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Wife In Name Only
By Hayson Manning, Kerri-Leigh Grady, Erin Molta
Entangled Publishing, LLCCopyright © 2013 Hayson Manning
All rights reserved.
Rory stepped onto talc-white sand on a lost dot of an island in the kingdom of Tonga. Salt-and-mango etched air assaulted his senses, and he breathed deep, his muscles involuntarily relaxing.
Time to get his wife back.
Priorities. Business first. After doing the photo shoot and ensuring he had the good press he needed, he'd then convince his wife that they needed to get this separation un-separated. Period. Enough of her being on the other side of the world. No ifs, buts, or maybes. Just her back with him where she belonged.
He swung a backpack over his shoulder and stopped in front of a rustic pole. A picture of a facemask and the word Snorkelling pointed at the beach. An arrow that read Recharging Station directed him toward hammocks swinging lazily in the breeze. He found the one he needed. It read Welcoming Committee and pointed at a bungalow directly ahead. As he took the path, he passed a fleet of yachts, their glossy hulls bobbed in the harbor. He paused and raised his hand in greeting to Smithy, the captain of the yacht that had brought him here.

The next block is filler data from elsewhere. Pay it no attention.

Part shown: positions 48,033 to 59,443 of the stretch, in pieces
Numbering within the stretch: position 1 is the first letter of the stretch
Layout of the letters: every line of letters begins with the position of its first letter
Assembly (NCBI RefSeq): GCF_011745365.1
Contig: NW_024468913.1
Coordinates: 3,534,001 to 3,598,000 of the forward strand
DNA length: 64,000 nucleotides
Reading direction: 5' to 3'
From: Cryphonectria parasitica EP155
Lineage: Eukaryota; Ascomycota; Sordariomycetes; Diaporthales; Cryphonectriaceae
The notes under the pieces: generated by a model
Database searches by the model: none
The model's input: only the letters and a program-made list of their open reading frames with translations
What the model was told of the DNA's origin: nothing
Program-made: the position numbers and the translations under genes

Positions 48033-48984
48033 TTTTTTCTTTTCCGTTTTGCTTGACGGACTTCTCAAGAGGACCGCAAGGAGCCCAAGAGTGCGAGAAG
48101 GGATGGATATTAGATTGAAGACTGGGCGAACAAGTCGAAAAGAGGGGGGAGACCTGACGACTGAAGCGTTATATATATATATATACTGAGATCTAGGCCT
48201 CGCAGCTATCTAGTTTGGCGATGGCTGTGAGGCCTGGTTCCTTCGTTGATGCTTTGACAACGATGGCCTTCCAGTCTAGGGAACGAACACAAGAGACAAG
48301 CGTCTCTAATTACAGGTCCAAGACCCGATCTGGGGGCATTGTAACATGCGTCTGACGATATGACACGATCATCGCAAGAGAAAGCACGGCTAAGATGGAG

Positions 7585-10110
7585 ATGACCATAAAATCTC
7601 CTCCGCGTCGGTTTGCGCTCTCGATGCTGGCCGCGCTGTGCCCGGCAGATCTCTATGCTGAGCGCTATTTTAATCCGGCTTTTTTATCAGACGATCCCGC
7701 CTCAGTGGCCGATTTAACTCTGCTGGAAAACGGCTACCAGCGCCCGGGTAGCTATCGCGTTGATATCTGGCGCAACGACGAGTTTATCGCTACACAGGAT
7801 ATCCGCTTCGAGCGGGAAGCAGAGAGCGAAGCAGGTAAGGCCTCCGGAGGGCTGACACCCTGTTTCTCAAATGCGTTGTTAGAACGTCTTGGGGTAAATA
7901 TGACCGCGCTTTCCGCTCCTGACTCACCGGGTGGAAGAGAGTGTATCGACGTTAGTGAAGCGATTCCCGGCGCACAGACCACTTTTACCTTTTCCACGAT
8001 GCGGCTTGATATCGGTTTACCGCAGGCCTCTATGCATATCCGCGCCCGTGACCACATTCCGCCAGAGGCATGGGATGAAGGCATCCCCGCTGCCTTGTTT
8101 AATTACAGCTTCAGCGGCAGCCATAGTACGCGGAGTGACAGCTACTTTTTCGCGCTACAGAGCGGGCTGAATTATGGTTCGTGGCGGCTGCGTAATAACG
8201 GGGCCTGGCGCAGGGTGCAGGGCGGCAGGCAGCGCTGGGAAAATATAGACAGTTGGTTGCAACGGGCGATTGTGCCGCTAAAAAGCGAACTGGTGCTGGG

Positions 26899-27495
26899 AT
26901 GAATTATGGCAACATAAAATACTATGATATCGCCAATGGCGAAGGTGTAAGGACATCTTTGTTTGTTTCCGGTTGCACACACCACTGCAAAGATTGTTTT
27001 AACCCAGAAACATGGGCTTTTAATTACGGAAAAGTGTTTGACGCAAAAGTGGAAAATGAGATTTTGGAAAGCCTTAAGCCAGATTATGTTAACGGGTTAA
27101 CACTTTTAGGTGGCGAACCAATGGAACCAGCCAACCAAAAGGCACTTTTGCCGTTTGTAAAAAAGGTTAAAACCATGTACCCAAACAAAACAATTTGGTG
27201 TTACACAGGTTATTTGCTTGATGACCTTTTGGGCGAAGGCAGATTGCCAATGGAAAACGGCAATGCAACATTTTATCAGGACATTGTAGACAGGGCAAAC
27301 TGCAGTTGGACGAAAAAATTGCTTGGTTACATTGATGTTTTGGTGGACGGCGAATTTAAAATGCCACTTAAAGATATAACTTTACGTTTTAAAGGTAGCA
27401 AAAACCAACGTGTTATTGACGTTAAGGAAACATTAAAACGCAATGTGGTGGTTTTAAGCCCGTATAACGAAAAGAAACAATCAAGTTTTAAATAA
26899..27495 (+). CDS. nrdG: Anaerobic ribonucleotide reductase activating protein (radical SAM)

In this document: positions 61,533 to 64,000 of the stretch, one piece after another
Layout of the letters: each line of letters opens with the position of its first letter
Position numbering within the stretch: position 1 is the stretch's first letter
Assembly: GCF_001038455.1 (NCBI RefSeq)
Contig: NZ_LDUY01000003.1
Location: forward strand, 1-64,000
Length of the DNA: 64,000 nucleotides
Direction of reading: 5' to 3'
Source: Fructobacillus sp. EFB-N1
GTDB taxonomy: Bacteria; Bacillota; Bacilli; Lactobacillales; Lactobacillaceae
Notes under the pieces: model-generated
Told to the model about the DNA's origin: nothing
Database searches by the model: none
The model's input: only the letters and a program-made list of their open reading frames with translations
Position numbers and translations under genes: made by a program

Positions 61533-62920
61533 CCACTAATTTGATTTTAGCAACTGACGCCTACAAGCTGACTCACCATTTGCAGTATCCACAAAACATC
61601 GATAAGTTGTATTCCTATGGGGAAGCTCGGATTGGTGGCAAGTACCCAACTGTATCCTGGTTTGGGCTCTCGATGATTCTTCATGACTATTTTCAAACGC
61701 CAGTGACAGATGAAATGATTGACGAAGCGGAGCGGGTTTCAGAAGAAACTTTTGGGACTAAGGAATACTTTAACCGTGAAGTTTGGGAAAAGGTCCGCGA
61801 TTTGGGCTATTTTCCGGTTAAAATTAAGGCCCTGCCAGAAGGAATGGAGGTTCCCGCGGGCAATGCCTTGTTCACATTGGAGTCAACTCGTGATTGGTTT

Silence apart from a choir of competing insects rang loudly in his head. Jesus, this place was quiet. Too quiet. The seductive murmur of his mistress — downtown Los Angeles — called to him from across the Pacific. He could almost feel the throb of the city streets, hear the sigalerts issued for the clogged arteries of the 405 freeway, and inhale the early morning construction dust. He missed the cut and thrust already. The frenetic energy. It was like he was standing on another planet — an alien looking to get home.
A couple walked along the beach, hand in hand. Another couple kayaked out by the reef. Their orange vessel was a smudge against the shimmer of the horizon.
A sound he hadn't heard in more than two years smacked his ears. The off-key sound of Zoe belting out the lyrics to "Dancing Queen" called to him. He walked into the bungalow, leaned against the doorframe, and drank in the sight of his wife. He'd know that body anywhere. Blind and in a dark room full of woman, he'd drink in her scent, touch her skin, run his fingers through her hair, and know she belonged to him. With her back to him, she stared down at a bench. She still couldn't sing for the life of her, and it was still the most amazing sound on the planet. The sight of her after a year punched him deep in the gut. His body froze. Muscles unhitched from bone. His blood turned to slush.
God, the woman was beautiful.
Not just a woman. His woman.